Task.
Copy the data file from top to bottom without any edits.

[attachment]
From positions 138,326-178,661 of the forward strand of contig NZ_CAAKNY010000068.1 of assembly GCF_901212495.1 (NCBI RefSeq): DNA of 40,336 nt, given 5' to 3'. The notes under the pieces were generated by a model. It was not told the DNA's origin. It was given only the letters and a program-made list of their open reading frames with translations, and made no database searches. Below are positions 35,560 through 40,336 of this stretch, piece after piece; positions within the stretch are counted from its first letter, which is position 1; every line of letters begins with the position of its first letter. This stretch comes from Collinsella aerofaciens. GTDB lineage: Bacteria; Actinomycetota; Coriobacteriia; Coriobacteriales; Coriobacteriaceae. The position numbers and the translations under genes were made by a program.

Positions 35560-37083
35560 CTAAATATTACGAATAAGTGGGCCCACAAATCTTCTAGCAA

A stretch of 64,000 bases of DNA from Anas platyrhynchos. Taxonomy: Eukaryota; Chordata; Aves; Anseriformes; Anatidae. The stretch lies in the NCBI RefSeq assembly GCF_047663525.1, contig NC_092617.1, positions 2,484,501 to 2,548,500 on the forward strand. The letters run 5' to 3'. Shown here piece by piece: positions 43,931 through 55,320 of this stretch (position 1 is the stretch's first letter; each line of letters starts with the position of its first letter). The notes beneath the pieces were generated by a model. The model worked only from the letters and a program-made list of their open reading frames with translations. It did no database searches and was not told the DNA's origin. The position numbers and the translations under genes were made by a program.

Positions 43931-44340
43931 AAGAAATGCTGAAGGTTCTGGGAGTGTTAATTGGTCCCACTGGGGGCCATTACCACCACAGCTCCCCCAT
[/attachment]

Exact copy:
From positions 138,326-178,661 of the forward strand of contig NZ_CAAKNY010000068.1 of assembly GCF_901212495.1 (NCBI RefSeq): DNA of 40,336 nt, given 5' to 3'. The notes under the pieces were generated by a model. It was not told the DNA's origin. It was given only the letters and a program-made list of their open reading frames with translations, and made no database searches. Below are positions 35,560 through 40,336 of this stretch, piece after piece; positions within the stretch are counted from its first letter, which is position 1; every line of letters begins with the position of its first letter. This stretch comes from Collinsella aerofaciens. GTDB lineage: Bacteria; Actinomycetota; Coriobacteriia; Coriobacteriales; Coriobacteriaceae. The position numbers and the translations under genes were made by a program.

Positions 35560-37083
35560 CTAAATATTACGAATAAGTGGGCCCACAAATCTTCTAGCAA

A stretch of 64,000 bases of DNA from Anas platyrhynchos. Taxonomy: Eukaryota; Chordata; Aves; Anseriformes; Anatidae. The stretch lies in the NCBI RefSeq assembly GCF_047663525.1, contig NC_092617.1, positions 2,484,501 to 2,548,500 on the forward strand. The letters run 5' to 3'. Shown here piece by piece: positions 43,931 through 55,320 of this stretch (position 1 is the stretch's first letter; each line of letters starts with the position of its first letter). The notes beneath the pieces were generated by a model. The model worked only from the letters and a program-made list of their open reading frames with translations. It did no database searches and was not told the DNA's origin. The position numbers and the translations under genes were made by a program.

Positions 43931-44340
43931 AAGAAATGCTGAAGGTTCTGGGAGTGTTAATTGGTCCCACTGGGGGCCATTACCACCACAGCTCCCCCAT